The Bukchon Hanok Village sits peacefully in central Seoul, waiting for visitors and locals to explore its picturesque and serene alleyways. While visiting this vibrant South Korean city, I was told that the village was an absolute “must” for any first-time visitor. It is, but it’s also a place I’d come back to, over and over, due to its charm and calm allure.
During the Joseon Dynasty, the village represented a traditional urban area where families lived and worked. The homes, called “hanok”, are part of the North village, which was where nobility and high-ranking officials lived. The village was built strategically between two palaces on a mountain with fresh water and positive yang energy. Hanok are typically single-story structures made of clay, wood and stone with ondol heated floors topped by curved tile roofs called giwa. In this part of Korea, they usually take the shape of the Korean letter “geok” (ㄱ) or “deegut” (ㄷ), which create a nice central courtyard. In the cold North, they are often square shaped to help retain heat, while the warmer southern region’s hanok can have an open “I” shape.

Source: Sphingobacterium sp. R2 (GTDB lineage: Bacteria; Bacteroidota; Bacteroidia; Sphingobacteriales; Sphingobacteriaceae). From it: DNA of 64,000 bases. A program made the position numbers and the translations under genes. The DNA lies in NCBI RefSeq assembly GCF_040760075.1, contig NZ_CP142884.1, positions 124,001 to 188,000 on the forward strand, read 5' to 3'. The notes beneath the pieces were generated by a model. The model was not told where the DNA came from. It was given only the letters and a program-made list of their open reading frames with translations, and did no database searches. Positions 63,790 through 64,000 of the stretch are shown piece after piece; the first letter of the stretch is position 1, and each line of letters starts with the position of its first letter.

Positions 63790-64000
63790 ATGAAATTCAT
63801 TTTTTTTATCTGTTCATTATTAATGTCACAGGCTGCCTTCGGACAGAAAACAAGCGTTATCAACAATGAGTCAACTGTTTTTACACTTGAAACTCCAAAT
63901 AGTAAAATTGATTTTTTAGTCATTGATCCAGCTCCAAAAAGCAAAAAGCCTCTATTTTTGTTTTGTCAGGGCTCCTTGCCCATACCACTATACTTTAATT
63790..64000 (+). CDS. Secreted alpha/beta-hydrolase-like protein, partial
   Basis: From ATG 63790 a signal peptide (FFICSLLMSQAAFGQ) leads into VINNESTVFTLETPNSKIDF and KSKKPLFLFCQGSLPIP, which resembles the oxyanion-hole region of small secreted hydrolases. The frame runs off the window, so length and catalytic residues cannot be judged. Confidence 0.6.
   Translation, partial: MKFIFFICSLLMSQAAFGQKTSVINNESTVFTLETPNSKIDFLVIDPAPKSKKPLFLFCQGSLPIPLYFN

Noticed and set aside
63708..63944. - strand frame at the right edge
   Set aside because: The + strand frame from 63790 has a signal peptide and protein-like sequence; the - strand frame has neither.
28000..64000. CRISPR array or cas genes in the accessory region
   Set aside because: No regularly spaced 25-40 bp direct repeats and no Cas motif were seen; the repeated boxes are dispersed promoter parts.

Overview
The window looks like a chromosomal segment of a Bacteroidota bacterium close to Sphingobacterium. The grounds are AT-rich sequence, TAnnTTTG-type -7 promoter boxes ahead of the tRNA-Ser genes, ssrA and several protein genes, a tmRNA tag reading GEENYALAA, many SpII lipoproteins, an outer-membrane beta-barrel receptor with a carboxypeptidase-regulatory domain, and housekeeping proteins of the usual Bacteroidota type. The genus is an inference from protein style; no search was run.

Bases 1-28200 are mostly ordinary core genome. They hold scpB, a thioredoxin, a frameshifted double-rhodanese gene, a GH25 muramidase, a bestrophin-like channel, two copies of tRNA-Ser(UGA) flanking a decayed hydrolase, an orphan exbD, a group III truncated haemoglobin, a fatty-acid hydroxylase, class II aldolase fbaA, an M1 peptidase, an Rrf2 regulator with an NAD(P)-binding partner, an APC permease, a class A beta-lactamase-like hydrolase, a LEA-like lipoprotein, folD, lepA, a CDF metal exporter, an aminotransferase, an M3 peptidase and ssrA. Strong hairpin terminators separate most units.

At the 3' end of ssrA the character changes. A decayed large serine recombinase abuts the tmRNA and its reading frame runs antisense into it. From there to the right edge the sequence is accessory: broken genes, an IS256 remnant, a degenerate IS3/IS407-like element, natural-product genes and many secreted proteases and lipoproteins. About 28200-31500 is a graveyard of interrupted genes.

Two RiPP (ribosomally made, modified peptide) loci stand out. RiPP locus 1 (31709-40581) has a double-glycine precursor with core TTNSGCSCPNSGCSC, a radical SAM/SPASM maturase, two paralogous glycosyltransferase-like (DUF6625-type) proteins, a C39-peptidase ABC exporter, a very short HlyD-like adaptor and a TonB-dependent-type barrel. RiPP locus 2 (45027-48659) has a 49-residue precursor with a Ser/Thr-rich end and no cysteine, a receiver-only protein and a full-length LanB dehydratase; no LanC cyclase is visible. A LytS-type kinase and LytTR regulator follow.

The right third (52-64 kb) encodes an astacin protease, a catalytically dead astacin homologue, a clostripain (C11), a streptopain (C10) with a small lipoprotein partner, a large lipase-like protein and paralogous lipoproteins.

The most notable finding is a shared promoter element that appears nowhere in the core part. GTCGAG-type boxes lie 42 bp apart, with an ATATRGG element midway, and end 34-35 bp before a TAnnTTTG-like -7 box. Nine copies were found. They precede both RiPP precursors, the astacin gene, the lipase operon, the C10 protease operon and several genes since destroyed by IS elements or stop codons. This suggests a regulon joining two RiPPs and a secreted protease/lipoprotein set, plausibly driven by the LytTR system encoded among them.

Not only is the history interesting, but families still live in these quarters today. It stands as a testament to how Koreans seamlessly blend the old and new. Don’t miss the chance to see it while visiting.